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Old 27 April 2017, 00:54   #43
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Join Date: Dec 2015
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How do you think the Amiga hardware would look today if Commodore hadn't went bankrupt? How would the Amiga graphics system look? Would it be non standard and based on AGA/AAA or would it be more like SVGA? What about the bus system? And, last but least, what processor architecture could the Amiga have been using?

A: Well, it’s hard to say everything for sure. But I can tell you this. In the fall of 1991, with Sydnes basically cancelling every project, I decided to sit down and design the next system architecture, the thing that would hopefully replace the A3000 design (used in all A3000/A4000 machines). This was called “Acutiator”, and fully modularized the architecture, so that graphics, for example, could be separate from sound and basic I/O. This originally used a custom bus I designed, called the AMI Bus (Amiga Modular Interconnect).

But then a funny thing happened: PCI came out. PCI was designed to solve the very same problem, and by the time Intel kicked it out to the PCI SIG and they improved it, it was way better than the AMI bus at a bunch of things. And also, it was likely to be this huge standard. That’s a good thing....

See, there’s this misconception about C=/Amiga engineering and standards. We LOVED to use standards – any standard – as long as they did not suck. So you see all these proprietary buses and such around the Amiga, and figure, these guys hate standards. Not at all. We liked the good ones. PCI was a very good one, even then.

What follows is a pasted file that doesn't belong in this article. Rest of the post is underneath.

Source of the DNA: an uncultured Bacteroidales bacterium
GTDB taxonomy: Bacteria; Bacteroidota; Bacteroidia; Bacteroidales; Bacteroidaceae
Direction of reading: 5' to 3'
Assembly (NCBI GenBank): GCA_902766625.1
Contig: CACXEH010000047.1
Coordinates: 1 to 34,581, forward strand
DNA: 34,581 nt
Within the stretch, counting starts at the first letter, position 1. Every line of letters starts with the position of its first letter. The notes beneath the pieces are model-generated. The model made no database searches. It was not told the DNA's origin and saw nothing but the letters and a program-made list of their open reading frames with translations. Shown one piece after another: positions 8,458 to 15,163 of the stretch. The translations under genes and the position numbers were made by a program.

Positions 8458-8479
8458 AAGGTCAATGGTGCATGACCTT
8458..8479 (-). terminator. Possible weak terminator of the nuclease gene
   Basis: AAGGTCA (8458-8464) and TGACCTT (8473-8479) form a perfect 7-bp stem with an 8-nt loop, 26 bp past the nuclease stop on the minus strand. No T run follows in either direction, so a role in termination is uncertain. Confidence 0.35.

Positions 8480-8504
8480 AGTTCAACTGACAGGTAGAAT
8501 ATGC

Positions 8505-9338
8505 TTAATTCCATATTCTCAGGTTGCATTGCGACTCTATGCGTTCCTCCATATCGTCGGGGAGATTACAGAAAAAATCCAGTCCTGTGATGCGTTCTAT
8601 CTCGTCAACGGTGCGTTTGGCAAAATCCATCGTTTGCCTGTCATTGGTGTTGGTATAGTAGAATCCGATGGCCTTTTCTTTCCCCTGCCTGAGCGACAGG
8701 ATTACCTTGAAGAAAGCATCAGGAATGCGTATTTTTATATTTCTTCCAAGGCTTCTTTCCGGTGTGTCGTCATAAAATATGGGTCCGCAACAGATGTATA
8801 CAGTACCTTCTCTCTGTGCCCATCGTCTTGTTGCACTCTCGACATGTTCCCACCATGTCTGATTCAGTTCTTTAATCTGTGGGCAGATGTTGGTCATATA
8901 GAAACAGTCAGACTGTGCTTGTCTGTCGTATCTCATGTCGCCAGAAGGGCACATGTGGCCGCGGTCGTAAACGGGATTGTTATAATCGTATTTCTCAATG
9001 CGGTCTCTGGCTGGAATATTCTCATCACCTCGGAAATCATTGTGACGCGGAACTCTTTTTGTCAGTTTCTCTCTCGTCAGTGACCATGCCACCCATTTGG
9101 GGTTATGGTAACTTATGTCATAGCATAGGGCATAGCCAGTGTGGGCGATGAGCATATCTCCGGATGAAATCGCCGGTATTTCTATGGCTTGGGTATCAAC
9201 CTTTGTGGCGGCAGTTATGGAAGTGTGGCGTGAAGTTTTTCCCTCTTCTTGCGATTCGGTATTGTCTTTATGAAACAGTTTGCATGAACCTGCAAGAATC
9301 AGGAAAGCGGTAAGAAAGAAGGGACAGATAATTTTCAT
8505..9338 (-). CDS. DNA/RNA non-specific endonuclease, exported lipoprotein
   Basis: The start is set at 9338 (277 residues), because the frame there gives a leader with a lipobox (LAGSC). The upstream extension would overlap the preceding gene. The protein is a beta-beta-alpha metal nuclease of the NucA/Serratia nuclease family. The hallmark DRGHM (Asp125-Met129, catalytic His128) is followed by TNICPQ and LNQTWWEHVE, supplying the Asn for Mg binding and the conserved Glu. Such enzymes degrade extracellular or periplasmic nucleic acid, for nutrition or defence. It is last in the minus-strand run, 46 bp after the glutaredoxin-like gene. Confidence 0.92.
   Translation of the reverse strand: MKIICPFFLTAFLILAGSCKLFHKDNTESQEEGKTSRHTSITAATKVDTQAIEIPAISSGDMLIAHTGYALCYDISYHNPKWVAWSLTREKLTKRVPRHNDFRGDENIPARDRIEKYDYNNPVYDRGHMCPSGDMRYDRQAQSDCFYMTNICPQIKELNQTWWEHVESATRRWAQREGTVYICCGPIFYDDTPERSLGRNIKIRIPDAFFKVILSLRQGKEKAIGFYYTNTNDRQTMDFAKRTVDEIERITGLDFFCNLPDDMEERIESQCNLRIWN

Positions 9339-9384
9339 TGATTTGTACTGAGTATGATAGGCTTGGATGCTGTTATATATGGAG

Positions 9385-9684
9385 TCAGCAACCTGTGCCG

So, with all of that said, the next generation Amiga would have had a PCI bus. Also, probably, a PCI to Zorro III bridge. Graphics would have been on PCI. I had speced out PCI interface chips for AA and AAA subsystems, so the graphics could go on a card. Not at all cloning The PC; but the functionality is correct, to make these pieces modular if possible. I’ll let you say I’m copying the Apple ][ here is you like – after all, that’s what IBM did anyway.

There was a feature in Acutiator most systems simply don’t have: the TPU, or Transfer Processing Unit. Any time you had a bus to bus interface, you would (ideally) have a TPU there, in the chip that did that bus to bus interface. This was a very simple 32-bit microprocessor (I designed the architecture) which would transfer data, efficiently, from bus to bus. It would so largely because it understood, perfectly, both of the buses at issue. So, no imposed wait states if there were synchronization issues, speed mismatch, etc. You could write directly to memory/IO on the far side of that bus, but better still, just drop a transfer instruction into the queue for a particular TPU, and it would run the transfer for you, then signal when done. The goal: every bus in the system could be busy, all at once.

Anyway, that’s the kind of things I had in mind for the system. For graphics, Hombre, as mentioned, and that was also PCI – Dr. Hepler also saw the wisdom in PCI, even as I did independently. Beyond that, it’s questionable if Commodore would have remained in the graphics business. Most of the PC markers used to make their own graphics chips, too. Today, it’s nVidia, ATi, Matrox, and few others. Like Intel, Motorola, and National Semiconductor, you only need so many different CPUs around.

Related to nothing, but I liked this interview with him.
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